Interestingly, Massachusetts’ anti-discrimination laws extend to properties that contain lead paint. But they don’t apply in the way you might think. Instead of making it illegal to rent a property that contains lead paint, the laws prevent you from refusing to rent the property to a tenant. This applies even if the tenant has children. In these cases, the tenant may stay in the property and then use the fit and habitable defense if you try to evict them. Ensuring your property doesn’t contain lead paint is a simple way to prevent this defense.

Defense No. 5 – Failing to Follow the Massachusetts Eviction Process

There are several mistakes that landlords can make when attempting to follow the Massachusetts eviction process. Failing to provide the appropriate notice is the most common. For example, a tenant can use this defense if you don’t provide them with 14 days to make good on a missed rent payment.

However, this defense can also extend to other procedures, such as serving the tenant or failing to provide appropriate evidence in court. This defense doesn’t always lead to the tenant winning the dispute. In many cases, it simply delays the eviction process until the landlord corrects any mistakes made in the procedures. For example, you may be able to fix notice issues by providing the appropriate notice before filing a new complaint.

When Should You Hire an Experienced Lawyer?

This is a difficult question to answer because many landlords believe they can win eviction cases based on the evidence alone. While that may be the case, hiring a lawyer is still recommended. Attorneys understand Massachusetts eviction laws and can ensure you follow the correct processes at all times.

Furthermore, hiring an attorney isn’t necessarily something you should only do if you have to evict a tenant. It’s a good idea to work with a lawyer before you make your property available to rent. A good attorney can help you to draft lease agreements that document how a tenant should treat your property and the actions you’ll take during an eviction-worthy event. Having this documentation ensures the tenant can’t claim they were unaware of any of the grounds for eviction you may leverage when filing a complaint.

Beyond these circumstances, it’s a good idea to hire an experienced attorney in the following instances:

  • Your tenant files for bankruptcy
  • The tenant has their own lawyer
  • This is the first time you’ve had to evict somebody
  • You’re working within the confines of a housing or rent control program
  • Your tenant is also an employee who you’re firing from your company

As for when you should hire an attorney, it’s best to do so before sending any sort of notice to your tenant. Your attorney can draft an appropriate notice, advise you on Massachusetts eviction process timelines, and ensure the notice documents don’t miss important information that you’re legally obliged to provide.

Frequently Asked Questions

Can a Landlord in Massachusetts Evict a Tenant for Any Reason They Want?

It depends on the nature of the tenancy.

If you have a lease agreement in place, you typically need to have grounds for eviction. This can include late rent payments, lease violations, or illegal activity. If the tenant hasn’t done anything wrong, you can’t choose to evict them whenever you like. Rather, you have to wait until the end of the lease agreement.

These Massachusetts eviction laws change for at-will tenants. You’re allowed to evict an at-will tenant for any reason, or no reason at all, as long as you stick to the appropriate notice periods.

When Does the Massachusetts Eviction Moratorium End?

The Massachusetts eviction moratorium was put in place as a response to the coronavirus pandemic. It protected tenants from eviction in certain circumstances, such as an inability to pay rent caused by loss of work.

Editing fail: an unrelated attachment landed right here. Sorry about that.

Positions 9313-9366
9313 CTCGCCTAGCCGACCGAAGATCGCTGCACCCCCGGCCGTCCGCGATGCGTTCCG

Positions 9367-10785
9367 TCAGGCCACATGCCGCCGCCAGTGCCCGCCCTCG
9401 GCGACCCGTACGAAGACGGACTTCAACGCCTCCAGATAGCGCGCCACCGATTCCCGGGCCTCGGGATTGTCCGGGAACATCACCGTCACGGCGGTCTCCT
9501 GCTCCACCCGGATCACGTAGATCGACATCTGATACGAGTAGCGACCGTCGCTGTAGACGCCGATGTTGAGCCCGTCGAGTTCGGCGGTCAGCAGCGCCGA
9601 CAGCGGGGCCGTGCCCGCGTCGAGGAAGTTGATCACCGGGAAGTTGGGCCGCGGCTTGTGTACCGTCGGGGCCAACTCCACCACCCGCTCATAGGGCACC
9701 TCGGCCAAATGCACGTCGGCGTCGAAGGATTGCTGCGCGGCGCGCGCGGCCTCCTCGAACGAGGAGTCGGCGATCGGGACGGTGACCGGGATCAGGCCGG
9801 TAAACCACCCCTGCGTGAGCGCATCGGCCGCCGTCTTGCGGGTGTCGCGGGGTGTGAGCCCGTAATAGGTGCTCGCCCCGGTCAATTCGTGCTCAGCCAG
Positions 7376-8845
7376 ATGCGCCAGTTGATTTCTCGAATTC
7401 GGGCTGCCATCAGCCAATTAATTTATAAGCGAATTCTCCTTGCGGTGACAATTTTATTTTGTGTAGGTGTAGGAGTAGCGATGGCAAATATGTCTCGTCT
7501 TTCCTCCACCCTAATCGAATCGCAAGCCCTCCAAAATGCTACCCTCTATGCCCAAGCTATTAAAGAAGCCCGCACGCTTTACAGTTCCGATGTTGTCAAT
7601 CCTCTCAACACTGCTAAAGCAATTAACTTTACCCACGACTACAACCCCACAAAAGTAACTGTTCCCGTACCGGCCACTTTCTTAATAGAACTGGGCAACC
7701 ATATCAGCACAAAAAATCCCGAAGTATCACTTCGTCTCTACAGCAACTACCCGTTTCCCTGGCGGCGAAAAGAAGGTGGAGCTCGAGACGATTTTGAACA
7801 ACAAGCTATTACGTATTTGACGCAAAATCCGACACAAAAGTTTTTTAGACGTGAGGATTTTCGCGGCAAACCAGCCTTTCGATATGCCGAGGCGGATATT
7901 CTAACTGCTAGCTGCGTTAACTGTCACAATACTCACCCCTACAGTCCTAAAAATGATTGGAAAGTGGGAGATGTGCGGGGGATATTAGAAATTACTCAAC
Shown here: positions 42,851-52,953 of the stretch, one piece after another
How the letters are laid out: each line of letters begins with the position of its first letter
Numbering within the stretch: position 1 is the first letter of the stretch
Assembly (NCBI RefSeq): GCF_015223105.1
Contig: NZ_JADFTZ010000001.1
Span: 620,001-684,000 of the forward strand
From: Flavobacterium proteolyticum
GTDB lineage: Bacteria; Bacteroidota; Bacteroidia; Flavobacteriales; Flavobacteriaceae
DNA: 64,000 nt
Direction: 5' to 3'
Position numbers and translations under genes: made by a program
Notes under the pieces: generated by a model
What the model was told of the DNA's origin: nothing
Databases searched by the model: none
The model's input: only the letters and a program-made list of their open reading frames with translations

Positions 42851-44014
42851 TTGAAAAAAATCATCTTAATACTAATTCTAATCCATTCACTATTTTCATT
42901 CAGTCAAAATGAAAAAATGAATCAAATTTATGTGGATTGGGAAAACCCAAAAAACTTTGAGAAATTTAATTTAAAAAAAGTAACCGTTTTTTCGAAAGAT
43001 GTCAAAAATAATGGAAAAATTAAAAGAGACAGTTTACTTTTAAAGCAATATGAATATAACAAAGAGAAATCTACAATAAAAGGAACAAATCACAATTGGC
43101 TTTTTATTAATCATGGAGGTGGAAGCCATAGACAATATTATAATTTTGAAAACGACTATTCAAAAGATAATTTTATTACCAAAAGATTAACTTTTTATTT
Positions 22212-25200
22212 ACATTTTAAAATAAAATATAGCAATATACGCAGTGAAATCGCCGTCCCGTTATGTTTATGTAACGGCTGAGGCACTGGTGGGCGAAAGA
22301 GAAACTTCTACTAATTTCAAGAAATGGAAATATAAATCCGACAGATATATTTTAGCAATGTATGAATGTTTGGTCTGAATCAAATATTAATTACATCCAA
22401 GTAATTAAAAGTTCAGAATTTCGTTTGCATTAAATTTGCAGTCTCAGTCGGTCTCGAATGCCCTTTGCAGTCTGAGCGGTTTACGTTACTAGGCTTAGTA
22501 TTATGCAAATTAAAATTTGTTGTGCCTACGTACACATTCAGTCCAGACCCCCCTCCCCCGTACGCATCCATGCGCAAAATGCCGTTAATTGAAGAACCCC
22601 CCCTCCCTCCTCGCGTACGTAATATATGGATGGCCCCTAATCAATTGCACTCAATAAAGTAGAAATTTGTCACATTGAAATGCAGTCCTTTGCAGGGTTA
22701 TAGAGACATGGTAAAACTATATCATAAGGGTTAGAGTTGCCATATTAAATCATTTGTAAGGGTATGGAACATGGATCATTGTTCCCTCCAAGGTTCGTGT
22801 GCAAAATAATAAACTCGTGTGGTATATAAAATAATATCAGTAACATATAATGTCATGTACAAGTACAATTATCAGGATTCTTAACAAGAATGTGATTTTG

The United States Supreme Court chose to end the nationwide moratorium on August 26, 2021. However, some cities and towns in Massachusetts may still have moratoriums in effect. Check with your local government office to confirm that your property is no longer affected by the moratorium.

How Long Does It Take to Evict a Tenant at Will in Massachusetts?

You must provide 30 days written notice to evict a tenant at will in Massachusetts, assuming the tenant isn’t being evicted due to the grounds for eviction mentioned previously. As such, it typically takes at least 30 days to evict an at-will tenant. This may fall to seven days in cases where the tenant has broken the law inside your property.

Can I Force a Tenant to Move Out in Massachusetts?

Generally, you can’t force a tenant to move out of your property if you have a lease agreement in place. That agreement is a legal contract that both you and your tenant must follow. If the tenant hasn’t provided grounds for eviction, you have no legal reason to ask them to leave.

Attempting to force a tenant out without the property notice means you break the contract between you and the tenant. You may face legal repercussions for this, which is why it’s best to seek legal advice if you wish to remove a tenant from your property.

Understand Massachusetts Eviction Laws

Landlords have the opportunity to use their properties to generate a regular source of passive income. But attempting to do that without understanding the various Massachusetts eviction laws could result in you running into problems when you need to remove a tenant from one of your properties.

Procedures are key when evicting a tenant in Massachusetts.

Failing to follow the correct process gives the tenant a defense they can use to extend their stay in your property. In some cases, these defenses can be strong enough to invalidate the complaint you lodge against the tenant. By working with an experienced lawyer at all stages of the eviction process, you ensure correct procedures are followed and that you have a viable case for eviction. Furthermore, working with a lawyer when drafting lease agreements ensures that tenants understand their rights and the potential responses if they break the agreement.


Hello and welcome!

My name is Nick Caucci and I help run the Rentroom blog. Over the years, I have seen and helped many different property managers and owner-operators streamline their daily, weekly, monthly, and yearly workflows.

This page may contain affiliate links.